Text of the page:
Negotiators struck a deal on a $1.1 trillion spending package overnight that Congress could vote on by week's end, a sign of tenuous bipartisan compromise as a fractious year comes to a close.
Architects of the sprawling deal, which would avert a government shutdown, still must rally the necessary support from skeptical rank-and-file lawmakers, but the legislation has the backing from Republican congressional leaders and the Senate's top Democrat Harry Reid.
The fiscal year 2016 spending bill, known as an "omnibus," has become a year-end catch-all that includes priorities from both parties, and leaves out some pet projects that may make it difficult for some lawmakers to sign on.
But House Speaker Paul Ryan expressed confidence that the sweeping measure -- and an accompanying deal on extending tax breaks for millions of Americans -- will pass.
"I have no reason to believe we're going to have a shutdown," Ryan told reporters.
"In divided government, you don't get everything you want. This is the result of a bipartisan, bicameral compromise," he added.
"I think everybody can point to something that gives them a reason to be in favor of both of these bills."
The omnibus lifts the 40-year-old ban on US crude oil exports, for years a Republican priority, while extending solar- and wind-energy tax credits that Democrats say will create renewable energy jobs and reduce carbon emissions.
It makes reforms to the US visa-waiver program in the wake of deadly terrorist attacks in Paris and San Bernardino, California, but does not include a controversial measure that temporarily halts the program allowing for Syrian and Iraqi refugees to enter the United States.
The omnibus retained the decades-long ban on federal funding for gun research, a major point of contention for Democrats. It also failed to provide assistance for debt-crippled Puerto Rico, which left top House Democrat Nancy Pelosi fuming.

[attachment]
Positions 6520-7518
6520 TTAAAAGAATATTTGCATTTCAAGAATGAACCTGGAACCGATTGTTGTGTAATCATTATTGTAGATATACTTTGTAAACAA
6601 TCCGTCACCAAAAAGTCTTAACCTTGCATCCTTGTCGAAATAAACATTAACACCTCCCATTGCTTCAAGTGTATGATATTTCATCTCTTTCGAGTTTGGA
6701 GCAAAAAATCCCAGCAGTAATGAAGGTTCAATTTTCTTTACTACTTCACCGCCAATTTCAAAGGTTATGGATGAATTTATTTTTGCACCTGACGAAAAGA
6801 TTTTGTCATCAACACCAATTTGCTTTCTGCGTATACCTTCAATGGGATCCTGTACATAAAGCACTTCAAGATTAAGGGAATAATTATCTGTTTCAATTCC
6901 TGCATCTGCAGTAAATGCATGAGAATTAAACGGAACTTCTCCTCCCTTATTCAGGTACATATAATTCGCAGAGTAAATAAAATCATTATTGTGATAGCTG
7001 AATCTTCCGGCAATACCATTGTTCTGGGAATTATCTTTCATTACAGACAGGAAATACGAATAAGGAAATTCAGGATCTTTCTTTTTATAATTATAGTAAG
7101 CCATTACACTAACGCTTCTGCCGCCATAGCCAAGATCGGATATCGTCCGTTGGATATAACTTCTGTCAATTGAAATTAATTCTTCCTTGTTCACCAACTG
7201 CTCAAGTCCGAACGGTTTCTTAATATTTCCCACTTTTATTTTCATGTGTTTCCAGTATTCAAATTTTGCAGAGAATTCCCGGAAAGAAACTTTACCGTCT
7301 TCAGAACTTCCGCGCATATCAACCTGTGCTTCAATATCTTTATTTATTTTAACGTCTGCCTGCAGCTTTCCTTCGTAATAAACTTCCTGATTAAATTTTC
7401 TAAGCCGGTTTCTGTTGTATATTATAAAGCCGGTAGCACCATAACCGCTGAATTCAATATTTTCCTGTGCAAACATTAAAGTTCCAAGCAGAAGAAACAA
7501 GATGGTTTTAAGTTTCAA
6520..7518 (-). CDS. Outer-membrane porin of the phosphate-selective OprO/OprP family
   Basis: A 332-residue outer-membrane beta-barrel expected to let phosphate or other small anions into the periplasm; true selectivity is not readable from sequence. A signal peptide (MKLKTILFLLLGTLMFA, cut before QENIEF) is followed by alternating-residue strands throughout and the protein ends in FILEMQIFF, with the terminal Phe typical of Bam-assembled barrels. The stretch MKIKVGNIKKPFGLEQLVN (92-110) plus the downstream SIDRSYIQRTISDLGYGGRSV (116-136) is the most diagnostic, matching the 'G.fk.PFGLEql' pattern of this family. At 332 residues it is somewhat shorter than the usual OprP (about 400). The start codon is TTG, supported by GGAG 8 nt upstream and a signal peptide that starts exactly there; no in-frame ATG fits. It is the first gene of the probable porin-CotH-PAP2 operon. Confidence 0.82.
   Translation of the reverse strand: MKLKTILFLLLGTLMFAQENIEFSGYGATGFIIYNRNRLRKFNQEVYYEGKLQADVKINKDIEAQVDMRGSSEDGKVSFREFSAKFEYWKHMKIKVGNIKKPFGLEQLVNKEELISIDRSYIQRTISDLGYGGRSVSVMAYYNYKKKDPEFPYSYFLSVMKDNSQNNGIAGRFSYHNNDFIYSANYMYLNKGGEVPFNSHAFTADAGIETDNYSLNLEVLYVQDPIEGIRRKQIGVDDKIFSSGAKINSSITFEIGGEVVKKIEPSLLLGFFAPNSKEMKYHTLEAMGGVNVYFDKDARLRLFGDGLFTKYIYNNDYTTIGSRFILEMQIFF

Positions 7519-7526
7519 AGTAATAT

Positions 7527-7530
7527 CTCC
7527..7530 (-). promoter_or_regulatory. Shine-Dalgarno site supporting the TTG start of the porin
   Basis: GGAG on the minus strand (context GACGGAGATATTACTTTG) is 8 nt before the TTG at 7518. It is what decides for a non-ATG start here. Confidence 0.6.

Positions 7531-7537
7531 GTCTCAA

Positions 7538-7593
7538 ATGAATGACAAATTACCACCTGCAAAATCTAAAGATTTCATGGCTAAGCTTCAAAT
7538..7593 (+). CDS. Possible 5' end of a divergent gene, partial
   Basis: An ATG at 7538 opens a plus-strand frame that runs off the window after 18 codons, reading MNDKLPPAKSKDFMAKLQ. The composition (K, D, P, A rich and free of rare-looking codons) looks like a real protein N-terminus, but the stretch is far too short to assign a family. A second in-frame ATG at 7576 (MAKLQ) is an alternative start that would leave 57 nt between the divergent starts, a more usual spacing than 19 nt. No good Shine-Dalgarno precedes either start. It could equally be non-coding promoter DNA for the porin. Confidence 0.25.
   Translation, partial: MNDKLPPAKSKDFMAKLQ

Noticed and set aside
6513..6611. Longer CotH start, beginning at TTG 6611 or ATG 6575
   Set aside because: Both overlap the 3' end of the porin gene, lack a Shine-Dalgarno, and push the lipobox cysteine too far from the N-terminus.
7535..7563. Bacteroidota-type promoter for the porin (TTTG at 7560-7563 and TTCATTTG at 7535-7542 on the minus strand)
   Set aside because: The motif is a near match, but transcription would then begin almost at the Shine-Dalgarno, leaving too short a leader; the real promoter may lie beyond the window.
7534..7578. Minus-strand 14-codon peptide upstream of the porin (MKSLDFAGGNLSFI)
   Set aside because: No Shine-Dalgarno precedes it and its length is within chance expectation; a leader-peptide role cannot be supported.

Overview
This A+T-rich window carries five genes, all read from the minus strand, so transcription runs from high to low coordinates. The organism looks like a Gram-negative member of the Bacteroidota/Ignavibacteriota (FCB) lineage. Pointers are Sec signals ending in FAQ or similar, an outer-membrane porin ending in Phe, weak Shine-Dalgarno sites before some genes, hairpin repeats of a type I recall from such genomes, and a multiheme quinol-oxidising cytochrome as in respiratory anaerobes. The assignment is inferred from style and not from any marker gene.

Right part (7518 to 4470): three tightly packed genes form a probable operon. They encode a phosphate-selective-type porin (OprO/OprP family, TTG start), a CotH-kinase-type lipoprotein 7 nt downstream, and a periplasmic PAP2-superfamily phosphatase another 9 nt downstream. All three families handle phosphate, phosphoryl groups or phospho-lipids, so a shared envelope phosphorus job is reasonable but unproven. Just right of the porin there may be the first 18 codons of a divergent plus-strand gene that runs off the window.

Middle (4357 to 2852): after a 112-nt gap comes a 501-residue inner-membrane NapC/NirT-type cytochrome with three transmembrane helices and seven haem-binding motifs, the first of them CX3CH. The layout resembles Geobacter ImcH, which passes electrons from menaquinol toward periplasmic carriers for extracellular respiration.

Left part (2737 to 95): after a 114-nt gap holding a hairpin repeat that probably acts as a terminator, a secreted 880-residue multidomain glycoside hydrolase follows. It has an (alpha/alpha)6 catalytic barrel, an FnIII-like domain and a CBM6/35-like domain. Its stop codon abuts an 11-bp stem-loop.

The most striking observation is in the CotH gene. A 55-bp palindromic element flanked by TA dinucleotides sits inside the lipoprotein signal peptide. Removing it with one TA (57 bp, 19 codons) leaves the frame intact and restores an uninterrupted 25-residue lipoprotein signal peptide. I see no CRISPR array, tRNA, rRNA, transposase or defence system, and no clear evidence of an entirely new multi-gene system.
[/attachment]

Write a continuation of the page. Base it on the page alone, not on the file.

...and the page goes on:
And it includes a two-year moratorium on the so-called medical-device tax, a provision of President Barack Obama's health-care law that angered Republicans and Democrats alike.
- 'A good compromise' -
But Reid said Democrats were able to keep out "troublesome" Republican riders, including measures that would have rolled back banking regulations, undermined labor and environmental rules, and eroded campaign-contribution limits.
"This is a good compromise," Reid concluded.
And while the White House has expressed opposition to lifting the crude-oil export ban and other elements in the omnibus, it said Wednesday it was supportive of the overall result.
"We feel good about the outcome," White House spokesman Josh Earnest told reporters.
Negotiators also agreed on a package that would extend some 50 tax breaks for businesses and individuals, including the child tax credit, worth about $650 billion.
"That is real money that will help millions of people and provide real growth for our economy," said Senate Finance Committee chairman Orrin Hatch.
Leading Democrats have warned that the tax provision is not paid for and will add to the nation's debt, with Pelosi declaring the bill an "immorality."
Ryan said the House will vote on the tax extenders Thursday and the omnibus on Friday, before the chamber breaks for the holidays.
The Senate will have to vote after the House, but the timing is not finalized.
Federal funding authority expires Wednesday night at midnight. The House has passed a stop-gap measure that will keep the lights on until December 22, and the Senate is expected to pass it later Wednesday.
Consideration of the spending bill and tax breaks will likely be the last major bills of 2015.
Legislative action is expected to be thin on the ground in 2016, as several presidential candidates ramp up their campaigns to succeed Obama in the White House.